Syria Safe Zone: Turkish Distrust, Kurdish Concerns
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Syria Safe Zone: Turkish Distrust, Kurdish Concerns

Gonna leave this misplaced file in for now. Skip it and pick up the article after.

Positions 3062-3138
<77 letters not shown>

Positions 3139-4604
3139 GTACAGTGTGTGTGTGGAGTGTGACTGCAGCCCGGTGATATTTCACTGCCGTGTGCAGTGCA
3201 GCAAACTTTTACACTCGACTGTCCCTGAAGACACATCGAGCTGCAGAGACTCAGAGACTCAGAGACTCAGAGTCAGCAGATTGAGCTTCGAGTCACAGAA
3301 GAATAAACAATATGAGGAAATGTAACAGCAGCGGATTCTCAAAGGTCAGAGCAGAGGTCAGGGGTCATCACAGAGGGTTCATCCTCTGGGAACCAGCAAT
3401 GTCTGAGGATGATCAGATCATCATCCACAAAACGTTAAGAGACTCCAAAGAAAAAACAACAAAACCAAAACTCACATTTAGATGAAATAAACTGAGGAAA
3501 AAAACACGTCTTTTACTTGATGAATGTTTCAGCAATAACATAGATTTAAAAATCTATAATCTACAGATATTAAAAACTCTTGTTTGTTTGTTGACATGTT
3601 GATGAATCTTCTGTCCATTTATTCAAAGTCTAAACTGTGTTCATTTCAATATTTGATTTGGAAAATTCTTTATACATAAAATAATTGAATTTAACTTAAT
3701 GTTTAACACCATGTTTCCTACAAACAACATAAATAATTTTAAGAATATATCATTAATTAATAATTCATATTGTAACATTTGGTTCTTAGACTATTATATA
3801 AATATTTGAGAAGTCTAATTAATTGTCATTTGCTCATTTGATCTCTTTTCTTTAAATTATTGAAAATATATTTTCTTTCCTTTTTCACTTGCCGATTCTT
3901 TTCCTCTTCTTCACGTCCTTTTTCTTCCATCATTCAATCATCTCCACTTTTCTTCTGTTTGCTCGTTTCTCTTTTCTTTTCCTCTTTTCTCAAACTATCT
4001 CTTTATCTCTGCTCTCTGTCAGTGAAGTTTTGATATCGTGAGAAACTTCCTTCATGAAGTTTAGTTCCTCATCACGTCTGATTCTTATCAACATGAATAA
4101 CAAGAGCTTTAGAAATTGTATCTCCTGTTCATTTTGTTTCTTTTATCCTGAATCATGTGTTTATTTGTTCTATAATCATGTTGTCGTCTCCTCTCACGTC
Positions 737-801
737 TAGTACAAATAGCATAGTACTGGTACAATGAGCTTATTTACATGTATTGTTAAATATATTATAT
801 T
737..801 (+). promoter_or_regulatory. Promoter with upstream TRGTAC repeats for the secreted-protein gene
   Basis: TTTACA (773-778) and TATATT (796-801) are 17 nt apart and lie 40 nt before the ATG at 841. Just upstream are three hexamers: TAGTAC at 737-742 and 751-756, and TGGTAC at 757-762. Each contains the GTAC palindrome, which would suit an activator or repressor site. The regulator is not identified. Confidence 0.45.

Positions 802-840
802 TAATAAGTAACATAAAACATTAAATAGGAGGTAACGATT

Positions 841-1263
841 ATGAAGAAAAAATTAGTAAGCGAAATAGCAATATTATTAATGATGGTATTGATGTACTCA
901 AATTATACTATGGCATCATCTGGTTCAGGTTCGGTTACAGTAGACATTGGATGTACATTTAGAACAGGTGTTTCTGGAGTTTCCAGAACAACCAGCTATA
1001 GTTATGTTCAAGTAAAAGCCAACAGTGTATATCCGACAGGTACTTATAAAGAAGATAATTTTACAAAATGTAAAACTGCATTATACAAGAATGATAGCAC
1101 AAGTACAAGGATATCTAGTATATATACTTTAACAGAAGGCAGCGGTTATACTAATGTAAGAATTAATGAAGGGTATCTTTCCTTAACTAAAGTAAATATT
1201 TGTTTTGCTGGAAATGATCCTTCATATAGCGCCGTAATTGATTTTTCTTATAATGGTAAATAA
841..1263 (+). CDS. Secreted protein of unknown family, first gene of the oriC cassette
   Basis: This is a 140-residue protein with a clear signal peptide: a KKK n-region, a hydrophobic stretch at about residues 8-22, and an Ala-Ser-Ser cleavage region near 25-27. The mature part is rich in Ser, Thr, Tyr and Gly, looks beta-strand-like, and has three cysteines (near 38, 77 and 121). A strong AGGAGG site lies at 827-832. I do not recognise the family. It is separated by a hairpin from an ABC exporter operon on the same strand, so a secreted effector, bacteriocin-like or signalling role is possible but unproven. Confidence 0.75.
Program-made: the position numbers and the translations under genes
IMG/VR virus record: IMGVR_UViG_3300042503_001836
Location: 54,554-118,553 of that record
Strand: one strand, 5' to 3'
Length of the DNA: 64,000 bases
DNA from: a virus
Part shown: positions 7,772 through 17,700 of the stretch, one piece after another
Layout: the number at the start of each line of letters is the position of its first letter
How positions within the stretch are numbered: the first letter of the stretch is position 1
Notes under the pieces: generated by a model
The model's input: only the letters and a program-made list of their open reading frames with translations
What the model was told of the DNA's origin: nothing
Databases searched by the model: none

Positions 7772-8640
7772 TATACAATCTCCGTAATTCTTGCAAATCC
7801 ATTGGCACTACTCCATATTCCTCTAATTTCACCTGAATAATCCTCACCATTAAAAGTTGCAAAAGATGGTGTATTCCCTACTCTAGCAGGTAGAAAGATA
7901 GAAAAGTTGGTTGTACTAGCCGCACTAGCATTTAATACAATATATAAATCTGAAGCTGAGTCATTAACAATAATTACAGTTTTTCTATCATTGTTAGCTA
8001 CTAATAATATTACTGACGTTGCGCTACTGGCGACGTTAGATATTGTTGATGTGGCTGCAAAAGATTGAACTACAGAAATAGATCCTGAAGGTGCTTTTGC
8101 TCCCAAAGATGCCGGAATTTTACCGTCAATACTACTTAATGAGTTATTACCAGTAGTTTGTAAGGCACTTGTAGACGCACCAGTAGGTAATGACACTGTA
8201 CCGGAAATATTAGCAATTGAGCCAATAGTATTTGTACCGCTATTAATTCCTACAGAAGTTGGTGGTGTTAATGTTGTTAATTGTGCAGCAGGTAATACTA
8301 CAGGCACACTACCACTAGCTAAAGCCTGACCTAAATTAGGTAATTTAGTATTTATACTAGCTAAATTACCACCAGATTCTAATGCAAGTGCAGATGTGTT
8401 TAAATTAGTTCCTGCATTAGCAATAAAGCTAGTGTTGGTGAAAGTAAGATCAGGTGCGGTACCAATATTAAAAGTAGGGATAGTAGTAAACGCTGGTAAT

The agreement came after the Turkish military intensified its movements on the country’s borders with northern Syria, amassed its forces there, and threatened to attack the Kurdish People’s Protection Units (YPG), seen by Ankara as the branch of the PKK and labeled a terrorist group. The strong tone was met by the opposition of the US which is the key international ally to the Syrian Kurds and at the same time forced Washington to sit and talk with Turkey. After several rounds of talks, the two sides on August 7 reached a deal based on which a safe zone will be established to be used as the so-called safety corridor for the Syrian refugees returning home. They also agreed to set a joint operation command for coordination on the corridor establishment.  A couple of days ago, Turkey said that they have begun to implement the deal. On Saturday, Turkey’s Defense Minister General Hulusi Akar said some information provided by the Americans note that the YPG has started withdrawal from the marked zone. He, however, said that Turkey wants official confirmation to the information. He added that 4 helicopters, two Turkish and two American, have conducted two-hour reconnaissance flights over the would-be safe zone in the north.  Since last Tuesday, the Syrian Democratic Forces (SDF), a militia coalition with majorly Kurdish fighters, as well as the YPG began moving back from the Turkish borders within 5 to 15 kilometers, including their Kobani canton’s border stations. Mustafa Bali, the spokesman to the SDF said that the retreat comes in compliance with the US-Turkey agreement.  Although Turkey has been given assurances about Kurdish fighters’ pullout and implementation of the accord, the Turkish officials still insist on their formerly-held positions and threaten to launch a unilateral operation against the Kurds.  On Saturday, the Turkish President Recep Tayyip Erdogan in comments on the safe zone said that he will not agree to a plan other than Turkish military control over the safe zone. He warned that if in the coming weeks Turkey’s military does not openly hold control of the northern Syrian regions, Ankara will implement its unilateral plan. On the other side, Akar implied that Turkey still doubted the US adherence to its commitments, adding that Turkey wanted to see the “full Kurdish withdrawal” from the zone for itself.  Syrian government objection  Erdogan’s efforts in the camp of Syria allies, mainly the Russians, to get them in line with his project seems to have come to fruition as last week during the talks, Russian President Vladimir Putin tacitly agreed with the Turkish plan. But the Syrian government, as the legitimate reference on the Syrian territorial sovereignty, has continuously opposed the Turkish measures on the Syrian soil, calling them the blatant instance of occupation.  Bouthaina Shaaban, Syrian president’s advisor, commented on Erdogan’s remarks about Syria’s recent developments, saying that “water will disclose the lies of the swimmer.” She went on that Erdogan has some greed in Syria and Iraq and is in field contacts with the terrorist groups, adding: “At the end of the road, the Turkish army will compulsorily leave Syria.” She continued that no meeting was held between Syria and Turkey on the sidelines of last week’s Erdogan-Putin summit in Moscow. “Turkey is not sincere about the de-escalation of tensions in Syria. Erdogan will have to leave the occupied parts of Syria and this decision is ours not him.”  Erdogan during a ceremony on Friday at the presidential palace in Ankara said that Turkey holds no territorial ambitions in any country but at the same time will not fall short in responding to the threats.  Erdogan’s assurances about not having territorial and military ambitions in Syria did not receive much acceptance. But his foreign minister on the same day contradicted him. Mevlut Cavusoglu at a meeting with his Norwegian counterpart said that as long as a comprehensive political solution is not found to the Syrian crisis, Turkey keeps its forces in the war-ravaged country. His comments appear to disclose Turkey’s long-term plans to stay in Syria.  Turkey’s army during Euphrates Shield and Olive Branch military operations in 2016 and 2018, assisted with the allied terrorist militias, occupied some 4,000 square kilometers of Syrian territory including Azaz, Jarabulus, and Afrin towns in the north.  US-Turkey’s conflicting objectives behind the safe zone  Washington-Ankara safe zone agreement could ease their rows that have been brewing over the past few years, but due to their conflict of goals behind the buffer zone, this agreement should be considered temporary and is far from being able to prevent re-ignition of the fire under the ashes of Turkey-Kurds relations.  This can be observed in Erdogan’s comments. On Saturday, he said that “we took some steps with Euphrates Shield and Olive Branch operations. As they fail to commit to their promises regarding Manbij, our security worries grow bigger. We are talking to America. The developments taking place under the concept of the safe zone show that there is a great distance between us and America.”  In the first place, Turkey seeks to quell the threat of the establishment of an autonomous Kurdish region in Syria’s north. The safe zone will provide Ankara with the chance to settle Arab Syrian refugees in the north for a demographic change. It seems that the plan that was implemented in Afrin by Turkey is also intended for implementation in Eastern Euphrates regions. Turkey demanded a buffer zone with 23-kilometer depth and free from YPG, heavy American weapons, Kurdish bases.  The case is different when it comes to the US. Washington wants a region with 10 kilometers of depth and not exclusively held by the Turkish forces. It also wants to save the Kurdish identity in the north as pressure tool against Ankara and Damascus. After all, it regards the Kurds as bargaining chips in any Syria future negotiations. When earlier this year Trump said he was removing his forces from Syria, bipartisan voices in the Congress pressed the White House to stay in the Arab country and continue providing the Kurds with support in the face of Turkey.